With a first fully-fledged pre-season underway again for the first time in almost three years, South Africa’s United Rugby Championship (URC) franchises will arguably be even more bullish about building on a promising platform from last season.
As a result, the teams’ spending for 2022/23 – to date – has been relatively measured, with the exception of the Sharks, who’ve made some statement signings to kick-start the Neil Powell era.
Almost appropriately, the differing circumstances of each team is vividly reflected in its recruitment.
Sport24 has a look.
SHARKS: Superstars for a Superstar brand
Incoming players: Eben Etzebeth (Toulon), Rohan Janse van Rensburg (Sale), Vince Tshituka (Lions), Carlu Sadie (Lions), Lionel Cronje (Toyota Verblitz)
Eben Etzebeth. (Getty)
The Sharks was the first local team to fully embrace brand value at the start of the professional era in the 1990s, a tradition they’ve kept intact for decades.
Armed with an ambitious majority shareholder in MVM Holdings, the Durban-based franchise very clearly divided their recruitment strategy – which has to take salary cap restrictions into account – into phases.
Siya Kolisi was always going to be a package deal given MVM’s association with Roc Nation and he was joined by Bongi Mbonambi in sprinkling Springbok pedigree over the group of forwards.
For the upcoming season, they’ve continued to follow that philosophy, though, in this context, they’ve identified key areas that need reinforcement.
Eben Etzebeth’s class is obvious while touring Bok Rohan Janse van Rensburg arguably provides the punch in midfield that went missing since the departure of Andre Esterhuizen and could be a decent yin to Lukhanyo Am’s yang.
Furthermore, they’ve addressed the lack of a brutish blindsider in the equally skilful Vince Tshituka and now have enough firepower at tighthead with Carlu Sadie.
Both men are players of national interest, so depth at King’s Park is now bordering on envious.
BULLS: Grinding raw diamonds into gems
Incoming players: Sbu Nkosi (Sharks), Wandisile Simelane (Lions), Ruan Vermaak (DoCoMo Red Hurricanes), Mihlali Mosi (Cheetahs), Phumzile Maqondwana (Pumas)
Sbu Nkosi. (Gallo)
The really interesting thing about the Bulls’ revival under Jake White is that for all the big-name signings they’ve made over the past two years – Marcell Coetzee, Johan Goosen, Bismarck du Plessis, Arno Botha, Lionel Mapoe – the real key to success has been development.
Gifted youngsters like Johan Grobbelaar, Elrigh Louw and Ruan Nortje have graduated to the Springbok squad, while homegrown if unfancied props in Gerhard Steenekamp, Simphiwe Matanzima and Mornay Smith have soared to such an extent that the Bulls didn’t dip significantly into their funds to replace Trevor Nyakane.
It’s those examples that render the acquisitions of Ruan Vermaak, Mihlali Mosi and Phumzile Maqondwana very intriguing.
That trio of loose forwards aren’t household names, but they all possess the ability to become excellent exponents with effective tutelage.
Mosi, in particular, has shown he’s an extremely fast learner, emerging from Walter Sisulu University’s Varsity Cup setup to almost immediately become a key player in Bloemfontein.
Bok wing Sbu Nkosi is a brilliant capture to replace Madosh Tambwe, while many observers will hope the precocious Wandi Simelane thrives at Loftus.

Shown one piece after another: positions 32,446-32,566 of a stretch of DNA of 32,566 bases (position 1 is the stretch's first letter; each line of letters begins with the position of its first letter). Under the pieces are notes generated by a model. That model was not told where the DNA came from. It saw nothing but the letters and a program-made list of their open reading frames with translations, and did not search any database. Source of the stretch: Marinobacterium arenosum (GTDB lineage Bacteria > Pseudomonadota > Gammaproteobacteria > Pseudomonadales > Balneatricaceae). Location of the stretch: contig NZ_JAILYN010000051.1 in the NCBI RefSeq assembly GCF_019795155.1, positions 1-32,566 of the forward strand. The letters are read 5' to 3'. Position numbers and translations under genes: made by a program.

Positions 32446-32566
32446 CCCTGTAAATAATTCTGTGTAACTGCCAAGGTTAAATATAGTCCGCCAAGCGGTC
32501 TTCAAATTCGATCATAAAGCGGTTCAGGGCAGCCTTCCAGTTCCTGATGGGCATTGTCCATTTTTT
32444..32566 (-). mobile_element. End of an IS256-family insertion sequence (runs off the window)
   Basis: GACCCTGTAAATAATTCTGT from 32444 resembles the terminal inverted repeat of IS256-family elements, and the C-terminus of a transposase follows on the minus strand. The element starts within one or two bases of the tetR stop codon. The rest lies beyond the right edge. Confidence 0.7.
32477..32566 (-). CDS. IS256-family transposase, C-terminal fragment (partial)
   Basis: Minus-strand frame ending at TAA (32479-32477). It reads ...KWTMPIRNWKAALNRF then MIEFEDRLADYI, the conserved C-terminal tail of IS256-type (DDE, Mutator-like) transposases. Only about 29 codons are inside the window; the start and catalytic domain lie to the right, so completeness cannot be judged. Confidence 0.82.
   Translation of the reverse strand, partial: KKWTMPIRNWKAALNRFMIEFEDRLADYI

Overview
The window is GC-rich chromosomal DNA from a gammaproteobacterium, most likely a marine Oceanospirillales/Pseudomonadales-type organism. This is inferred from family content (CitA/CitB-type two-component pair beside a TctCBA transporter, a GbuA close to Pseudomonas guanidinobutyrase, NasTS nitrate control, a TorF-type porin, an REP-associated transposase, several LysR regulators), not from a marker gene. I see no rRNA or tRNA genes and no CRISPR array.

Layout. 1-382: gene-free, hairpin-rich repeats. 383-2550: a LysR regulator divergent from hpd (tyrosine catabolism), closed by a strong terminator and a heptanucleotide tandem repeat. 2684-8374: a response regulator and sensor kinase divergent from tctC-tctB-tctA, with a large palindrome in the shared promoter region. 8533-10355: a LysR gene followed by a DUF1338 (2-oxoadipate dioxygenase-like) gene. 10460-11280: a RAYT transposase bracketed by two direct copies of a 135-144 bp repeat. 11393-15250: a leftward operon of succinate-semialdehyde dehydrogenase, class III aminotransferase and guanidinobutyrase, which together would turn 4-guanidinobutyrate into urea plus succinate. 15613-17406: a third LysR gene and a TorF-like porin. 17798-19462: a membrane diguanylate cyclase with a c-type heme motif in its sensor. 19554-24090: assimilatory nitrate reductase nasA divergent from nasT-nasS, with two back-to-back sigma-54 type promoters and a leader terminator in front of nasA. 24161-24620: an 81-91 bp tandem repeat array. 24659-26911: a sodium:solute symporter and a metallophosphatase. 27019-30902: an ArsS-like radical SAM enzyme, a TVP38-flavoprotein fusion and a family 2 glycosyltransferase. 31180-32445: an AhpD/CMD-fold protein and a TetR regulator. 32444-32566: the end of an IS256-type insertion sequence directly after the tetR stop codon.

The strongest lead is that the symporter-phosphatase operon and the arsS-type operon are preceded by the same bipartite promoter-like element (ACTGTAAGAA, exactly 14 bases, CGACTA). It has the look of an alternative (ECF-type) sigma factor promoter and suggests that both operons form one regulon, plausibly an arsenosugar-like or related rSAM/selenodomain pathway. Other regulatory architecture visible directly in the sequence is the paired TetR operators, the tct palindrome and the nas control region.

STORMERS: Sharp frugality
Incoming players: Joseph Dweba (Bordeaux), Clayton Blommetjies (Cheetahs)
Until they improve their financial situation, the Stormers will continue to have to recruit with one arm tied behind their collective back.
That reality has been good and bad for the franchise.
Limited funds have meant that they need to do their homework on their signings because they simply can’t afford one that’s underperforming.
As seen with Marvin Orie, Evan Roos, Manie Libbok, Hacjivah Dayimani and Deon Fourie, they got it right.
However, it also means that the depth they desperately need for the European Champions Cup might not come simply because the money isn’t there … for now.
Nonetheless, Joseph Dweba’s return to South Africa swells the Stormers’ collection of Boks and does come armed with newly acquired skills from France.
The flaky Clayton Blommetjies divides opinion, but he has significant PRO14 experience and could prove effective if the clarity that defined the Stormers’ title win remains in place.
LIONS: Decently plugging gaps
Incoming players: Marius Louw (Sharks), Andries Coetzee (Benetton), Rynhardt Jonker (Sharks), Gianni Lombard (DoCoMo Red Hurricanes), Ruan Smith (Waratahs), Darrien Landsberg (Pumas)
Marius Louw. (Gallo)
The Lions have been busy in a typically understated manner.
It’s important to note, however, that they haven’t been adding to their depth.
Instead, they’ve once again had to contend with an off-season period that’s seen them lose their first-choice centre pairing, blindside flanker and tighthead.
Marius Louw, reliable at the Sharks but not backed unequivocally, has the makings of being one of the best signings of the season, while Rynhardt Jonker is a versatile playmaker in the mould of Simelane.
Darrien Landsberg probably isn’t as powerfully explosive as Vince Tshituka, but he returns from the Pumas a far better player and excellent lineout technician.
Andries Coetzee and Ruan Smith’s experience might not see them get the nod automatically given the band of exciting youngsters at the Lions’ disposal, but at 32 they’re both still more than energetic enough to raise some competition internally.